Released: 9th January
Seen: 28th January

About a month ago I reviewed Playing With Fire and in that review, I discussed this strange phenomenon where wrestlers who become actors have one big thing in common. They all end up headlining a very bad kids’ movie. Sure, a lot of actors end up appearing in one bad kid’s movie because it offers them an easy paycheck and it’s a movie they can take their children to go see so they can prove they have an actual job but wrestlers almost make a sport out of it. Our latest addition to this is Dave Bautista who I kind of hoped wouldn’t have to do this because he has the Guardians of the Galaxy and Avengers movies which would be enough to show any future children that he was cool. He didn’t need this, he didn’t need this to be the first major thing he did after Endgame (Stuber came out BEFORE Endgame, if you can believe it). I’ll give it this much, it’s not as painful as that thing Robert Downey Jr decided to do after Endgame.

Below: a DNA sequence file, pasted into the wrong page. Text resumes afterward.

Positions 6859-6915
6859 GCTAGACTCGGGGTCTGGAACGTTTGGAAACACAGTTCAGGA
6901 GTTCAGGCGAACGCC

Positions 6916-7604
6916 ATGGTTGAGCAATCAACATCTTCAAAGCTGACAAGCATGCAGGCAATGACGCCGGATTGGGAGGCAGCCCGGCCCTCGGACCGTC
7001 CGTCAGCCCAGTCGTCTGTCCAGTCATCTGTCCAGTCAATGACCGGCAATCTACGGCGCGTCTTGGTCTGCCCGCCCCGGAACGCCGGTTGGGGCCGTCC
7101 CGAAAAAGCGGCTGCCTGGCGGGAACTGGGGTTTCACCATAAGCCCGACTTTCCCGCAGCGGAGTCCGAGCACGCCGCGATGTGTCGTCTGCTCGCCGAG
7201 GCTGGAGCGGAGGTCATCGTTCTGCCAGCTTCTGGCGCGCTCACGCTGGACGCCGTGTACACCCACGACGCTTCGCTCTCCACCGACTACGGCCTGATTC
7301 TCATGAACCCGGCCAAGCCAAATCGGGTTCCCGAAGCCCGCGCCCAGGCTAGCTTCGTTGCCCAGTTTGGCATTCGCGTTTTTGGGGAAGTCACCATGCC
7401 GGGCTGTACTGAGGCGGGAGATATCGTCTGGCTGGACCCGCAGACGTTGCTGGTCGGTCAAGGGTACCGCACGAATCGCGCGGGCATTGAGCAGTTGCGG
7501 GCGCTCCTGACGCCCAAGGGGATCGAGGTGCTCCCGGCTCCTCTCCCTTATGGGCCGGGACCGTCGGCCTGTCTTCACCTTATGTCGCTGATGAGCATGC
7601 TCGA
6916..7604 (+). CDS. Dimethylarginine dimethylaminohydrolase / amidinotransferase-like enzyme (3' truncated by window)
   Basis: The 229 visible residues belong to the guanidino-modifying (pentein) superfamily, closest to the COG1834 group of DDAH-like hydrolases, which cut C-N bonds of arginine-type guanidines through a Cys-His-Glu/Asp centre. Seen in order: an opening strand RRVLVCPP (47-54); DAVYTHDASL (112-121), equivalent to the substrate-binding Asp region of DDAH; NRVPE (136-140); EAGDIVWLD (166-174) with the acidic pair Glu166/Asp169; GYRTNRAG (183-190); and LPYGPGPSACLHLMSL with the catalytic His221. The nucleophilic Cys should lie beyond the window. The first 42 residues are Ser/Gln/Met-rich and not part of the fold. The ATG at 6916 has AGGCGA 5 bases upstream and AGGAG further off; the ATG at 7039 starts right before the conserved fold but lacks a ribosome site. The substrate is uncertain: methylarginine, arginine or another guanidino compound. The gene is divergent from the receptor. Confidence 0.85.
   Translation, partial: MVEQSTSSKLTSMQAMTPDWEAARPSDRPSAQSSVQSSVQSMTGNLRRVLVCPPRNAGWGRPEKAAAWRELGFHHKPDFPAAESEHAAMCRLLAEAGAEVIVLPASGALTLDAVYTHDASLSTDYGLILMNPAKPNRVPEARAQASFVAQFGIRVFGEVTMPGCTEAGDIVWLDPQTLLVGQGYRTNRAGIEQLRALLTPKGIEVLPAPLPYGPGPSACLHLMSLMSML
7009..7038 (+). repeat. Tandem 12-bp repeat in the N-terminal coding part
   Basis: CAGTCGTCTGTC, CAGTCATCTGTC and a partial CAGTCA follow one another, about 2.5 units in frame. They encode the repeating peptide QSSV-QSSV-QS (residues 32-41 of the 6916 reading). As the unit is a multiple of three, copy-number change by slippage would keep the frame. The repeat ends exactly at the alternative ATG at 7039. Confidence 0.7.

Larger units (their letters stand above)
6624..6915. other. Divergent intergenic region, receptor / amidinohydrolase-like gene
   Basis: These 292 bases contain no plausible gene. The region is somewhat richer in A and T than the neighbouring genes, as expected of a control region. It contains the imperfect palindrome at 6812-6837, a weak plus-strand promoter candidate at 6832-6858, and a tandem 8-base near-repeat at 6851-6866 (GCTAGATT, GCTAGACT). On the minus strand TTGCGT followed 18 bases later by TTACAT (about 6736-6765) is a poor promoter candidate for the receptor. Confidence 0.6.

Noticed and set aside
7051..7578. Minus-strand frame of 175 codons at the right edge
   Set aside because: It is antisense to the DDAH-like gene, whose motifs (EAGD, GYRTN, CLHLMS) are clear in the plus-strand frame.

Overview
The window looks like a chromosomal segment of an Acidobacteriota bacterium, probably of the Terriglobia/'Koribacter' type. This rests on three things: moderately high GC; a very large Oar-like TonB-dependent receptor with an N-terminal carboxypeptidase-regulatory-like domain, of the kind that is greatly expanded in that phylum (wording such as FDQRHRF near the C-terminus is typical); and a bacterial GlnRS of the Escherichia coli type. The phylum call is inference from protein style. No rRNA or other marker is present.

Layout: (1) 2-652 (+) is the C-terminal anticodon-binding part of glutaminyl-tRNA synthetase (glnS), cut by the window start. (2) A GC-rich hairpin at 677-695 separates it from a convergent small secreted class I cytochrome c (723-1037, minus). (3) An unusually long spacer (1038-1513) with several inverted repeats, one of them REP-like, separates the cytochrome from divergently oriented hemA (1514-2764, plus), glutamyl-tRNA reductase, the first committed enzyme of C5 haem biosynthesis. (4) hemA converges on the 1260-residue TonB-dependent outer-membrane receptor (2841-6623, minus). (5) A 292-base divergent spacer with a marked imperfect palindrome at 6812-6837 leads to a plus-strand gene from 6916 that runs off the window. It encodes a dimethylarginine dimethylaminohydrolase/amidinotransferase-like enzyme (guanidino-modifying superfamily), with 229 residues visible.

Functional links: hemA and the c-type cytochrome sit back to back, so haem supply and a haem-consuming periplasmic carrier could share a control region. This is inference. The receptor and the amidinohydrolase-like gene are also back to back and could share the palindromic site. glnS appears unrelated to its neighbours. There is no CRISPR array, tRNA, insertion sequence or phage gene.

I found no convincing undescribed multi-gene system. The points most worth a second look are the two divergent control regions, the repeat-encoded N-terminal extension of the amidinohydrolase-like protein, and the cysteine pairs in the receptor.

My Spy features a plot that feels weirdly familiar. CIA operative JJ Cena (Dave Bautista) is on the last ounce of goodwill from the agency after he ‘botches’ a mission. His last chance to prove he should be with the agency involves doing surveillance on the Newton family, Kate (Parisa Fitz-Henley) and her 9-year-old daughter Sophie (Chloe Coleman). His only assistance is tech analyst Bobbi Ault (Kristen Schaal) and sure enough, while he is meant to be secret in his spying, Sophie finds out that JJ Cena (No relation to John Cena, though god I want a film with John Cena with Dave Bautista as brothers) and Bobbi are spying on her and blackmails them into becoming a friend of her family. Shenanigans ensue that rely heavily on the comedic trope of the large muscle-bound man being asked to do typically girly things and a lot of lying that can be revealed during the climax of the film.